Why Is Saudi Arabia’s Oil Production Down?


We still have three years and nine and a half months to learn who will win the bet between energy investment banker Matthew R. Simmons and New York Times columnist John Tierney over whether oil prices would be above or below $200 a barrel in 2010. Tierney bet "below" because he believes that over the long term, the prices of natural resources always tend to decline, and he cited a 1980-1990 precious metals bet that favored that outcome. Simmons has looked deeply into the extraction of oil from underneath the sands of Saudi Arabia, and has concluded that their oil production will most likely decrease or flatline in the coming years. Saudi Arabia claims 25% of the world’s proven oil reserves, by far the largest share claimed by any country. Those who have watched The End of Suburbia: Oil Depletion and the Collapse of the American Dream have heard Simmons say, "If it turns out that Saudi Arabia has peaked, then, categorically, the world has peaked."

With oil prices having fallen into the $50 range and now trading in the $60 range, for the moment it looks like Tierney’s ahead in the bet. But the more important question for the worldwide economy is whether Saudi Arabia can increase its oil output in the years ahead or not. The Oil Drum has hosted a spirited debate on that question recently.

First, on March 2, Stuart Staniford noted that Saudi Arabian oil production has declined 8% during 2006, from about 9.3 million barrels a day in January ’06 to about 8.45 million barrels a day in January ’07. Simultaneously, the number of drilling rigs looking for oil in that country has surged – a parallel with the situation in the United States of 1970, then the world’s leading oil producer, when rising rig count failed to stanch the fall of oil production.

Staniford notes that either the Saudis are voluntarily withholding production or they are pumping as much as they can and falling victims to the same inevitable geological constraints that have caused oil prices to fall in many of the world’s once robust oil reservoirs. Staniford wonders why the Saudis would voluntarily withhold hundreds of thousands of barrels a day when prices are at levels that just a couple of years ago would have seemed incredibly high.

On March 7, Euan Mearns of The Oil Drum: Europe, responded that the oil price declined in 2006, that the Saudis have voluntarily cut production seven times in the past, and that they would want to give some of their older, water-saturated wells a breather.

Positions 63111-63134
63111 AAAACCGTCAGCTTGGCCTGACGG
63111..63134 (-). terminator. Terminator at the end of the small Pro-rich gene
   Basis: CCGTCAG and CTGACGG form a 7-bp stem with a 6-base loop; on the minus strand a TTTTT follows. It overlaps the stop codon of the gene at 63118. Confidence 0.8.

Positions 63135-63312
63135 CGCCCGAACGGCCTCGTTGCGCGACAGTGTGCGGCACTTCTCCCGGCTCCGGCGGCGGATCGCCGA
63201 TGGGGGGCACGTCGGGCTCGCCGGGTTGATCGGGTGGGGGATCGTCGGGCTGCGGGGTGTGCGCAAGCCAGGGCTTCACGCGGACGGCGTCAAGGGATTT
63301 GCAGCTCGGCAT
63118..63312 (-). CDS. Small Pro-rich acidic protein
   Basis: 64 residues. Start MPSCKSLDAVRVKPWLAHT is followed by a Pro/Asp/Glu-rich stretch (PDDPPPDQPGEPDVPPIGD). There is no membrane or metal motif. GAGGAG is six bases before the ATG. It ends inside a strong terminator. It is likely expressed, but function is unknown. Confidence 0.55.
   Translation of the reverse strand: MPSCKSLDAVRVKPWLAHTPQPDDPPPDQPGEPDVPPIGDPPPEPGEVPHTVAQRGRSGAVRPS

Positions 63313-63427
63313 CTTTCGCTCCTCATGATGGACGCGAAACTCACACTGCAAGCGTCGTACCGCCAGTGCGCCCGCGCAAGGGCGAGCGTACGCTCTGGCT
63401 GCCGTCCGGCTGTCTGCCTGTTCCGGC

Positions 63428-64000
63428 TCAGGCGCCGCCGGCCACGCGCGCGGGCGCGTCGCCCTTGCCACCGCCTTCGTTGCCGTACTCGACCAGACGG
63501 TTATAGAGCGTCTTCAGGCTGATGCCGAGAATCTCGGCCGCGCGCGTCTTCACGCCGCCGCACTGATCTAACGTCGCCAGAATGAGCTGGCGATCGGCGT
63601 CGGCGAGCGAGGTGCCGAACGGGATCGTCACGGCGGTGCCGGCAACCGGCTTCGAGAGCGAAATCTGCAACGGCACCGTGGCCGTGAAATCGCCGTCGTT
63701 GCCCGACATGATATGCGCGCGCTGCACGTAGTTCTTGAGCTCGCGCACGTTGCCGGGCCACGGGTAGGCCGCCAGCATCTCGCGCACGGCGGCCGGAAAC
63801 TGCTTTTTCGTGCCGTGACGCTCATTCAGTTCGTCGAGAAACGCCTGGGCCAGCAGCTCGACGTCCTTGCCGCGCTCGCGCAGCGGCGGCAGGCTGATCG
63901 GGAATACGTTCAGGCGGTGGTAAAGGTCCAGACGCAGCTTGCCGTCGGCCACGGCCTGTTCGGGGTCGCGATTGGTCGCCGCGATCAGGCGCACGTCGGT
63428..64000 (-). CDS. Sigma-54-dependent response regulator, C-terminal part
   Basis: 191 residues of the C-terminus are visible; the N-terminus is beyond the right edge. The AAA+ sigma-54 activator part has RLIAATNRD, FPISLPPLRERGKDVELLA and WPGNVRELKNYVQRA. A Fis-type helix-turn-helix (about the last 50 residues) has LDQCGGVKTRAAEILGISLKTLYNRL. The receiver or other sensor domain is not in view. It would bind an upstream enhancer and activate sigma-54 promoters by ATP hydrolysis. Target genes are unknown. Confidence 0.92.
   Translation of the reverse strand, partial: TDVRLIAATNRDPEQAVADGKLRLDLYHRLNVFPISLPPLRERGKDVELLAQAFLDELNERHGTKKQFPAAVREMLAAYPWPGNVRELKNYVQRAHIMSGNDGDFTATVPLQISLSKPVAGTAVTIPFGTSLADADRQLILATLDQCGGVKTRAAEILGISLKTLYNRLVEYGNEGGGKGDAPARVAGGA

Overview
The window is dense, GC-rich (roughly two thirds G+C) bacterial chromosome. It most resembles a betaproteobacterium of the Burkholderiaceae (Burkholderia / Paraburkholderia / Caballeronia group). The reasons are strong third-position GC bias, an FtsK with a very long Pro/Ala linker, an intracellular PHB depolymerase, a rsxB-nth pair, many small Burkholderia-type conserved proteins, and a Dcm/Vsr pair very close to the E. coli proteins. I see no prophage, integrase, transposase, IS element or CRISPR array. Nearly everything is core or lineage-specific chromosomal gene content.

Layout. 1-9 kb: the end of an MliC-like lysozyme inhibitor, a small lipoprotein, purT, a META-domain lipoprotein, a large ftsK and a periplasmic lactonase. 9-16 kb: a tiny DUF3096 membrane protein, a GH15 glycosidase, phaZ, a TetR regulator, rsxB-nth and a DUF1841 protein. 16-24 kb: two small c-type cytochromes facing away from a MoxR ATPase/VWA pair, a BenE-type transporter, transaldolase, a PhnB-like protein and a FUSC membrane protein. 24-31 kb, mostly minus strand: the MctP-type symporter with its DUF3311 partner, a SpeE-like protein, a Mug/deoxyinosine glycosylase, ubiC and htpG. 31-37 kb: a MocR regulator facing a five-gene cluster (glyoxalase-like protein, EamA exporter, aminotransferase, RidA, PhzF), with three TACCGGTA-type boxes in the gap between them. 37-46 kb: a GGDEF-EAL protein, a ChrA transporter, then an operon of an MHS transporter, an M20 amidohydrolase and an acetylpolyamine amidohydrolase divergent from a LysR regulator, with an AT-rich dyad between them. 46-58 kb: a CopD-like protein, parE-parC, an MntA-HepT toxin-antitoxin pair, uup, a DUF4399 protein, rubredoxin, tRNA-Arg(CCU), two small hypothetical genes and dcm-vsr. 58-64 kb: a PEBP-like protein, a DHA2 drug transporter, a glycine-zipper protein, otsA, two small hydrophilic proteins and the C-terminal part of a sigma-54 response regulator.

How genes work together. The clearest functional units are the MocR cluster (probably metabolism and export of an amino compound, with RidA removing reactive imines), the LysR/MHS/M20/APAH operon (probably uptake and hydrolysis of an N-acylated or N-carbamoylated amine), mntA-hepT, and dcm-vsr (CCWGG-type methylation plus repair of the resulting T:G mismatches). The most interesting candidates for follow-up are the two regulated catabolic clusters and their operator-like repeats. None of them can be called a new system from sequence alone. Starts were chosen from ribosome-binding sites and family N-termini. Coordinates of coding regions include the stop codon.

And the next day, Staniford responded to Mearns with a detailed look at the Saudi production history going back to 2002, noting the effects of new megaprojects that have come online and the war in neighboring oil-rich Iraq. He suggests that Saudi oil production has been maxed out since 2005, and ties bumps in supply to particular megaprojects that have been activated. He notes that oil prices permanently left OPEC’s desired price band of $22 to $28 dollars a barrel, and rather than increase supply to bring prices back down into that range, OPEC raised its desired price band. 

Meanwhile, The New York Times reported that some oil fields in California, Indonesia and Texas are being revived after periods of dormancy and casts  those like Staniford and Simmons who predict oil production declines as holding "a minority view, held largely by retired petroleum geologists and some members of Congress." (Indonesia is now a net oil importer, and as the Times reports in the same article, the share of world output coming from places like California and Texas is expected to decline overall, despite rising production in some fields.)

What’s the upshot of this debate about world oil supply on the New York City Livable Streets movement? Ninety-seven percent of transportation energy is provided directly by oil (versus less than 1% from electricity), and 96% of that is used for gasoline, diesel and jet fuel. Alternative fuel vehicles at this point are not commercially successful and if they ever are, will proably be less affordable to the middle class than vehicles propelled by the internal combustion engine. One has to conclude from this that urban planners and policy makers must begin to look at more vigorously promoting walkable communities, cycling and rail and bus transportation as ways to conserve energy.

Whether one welcomes, dreads, or refuses to acknowledge a potential decline in world oil supply, such a decline would makes more difficult the prospect of maintaining energy-hungry suburbia. I think higher oil prices encourage more people living in New York City. Perhaps the estimates of a million more people in the city by 2030 are on the low end.

Photo: Richard Seaman


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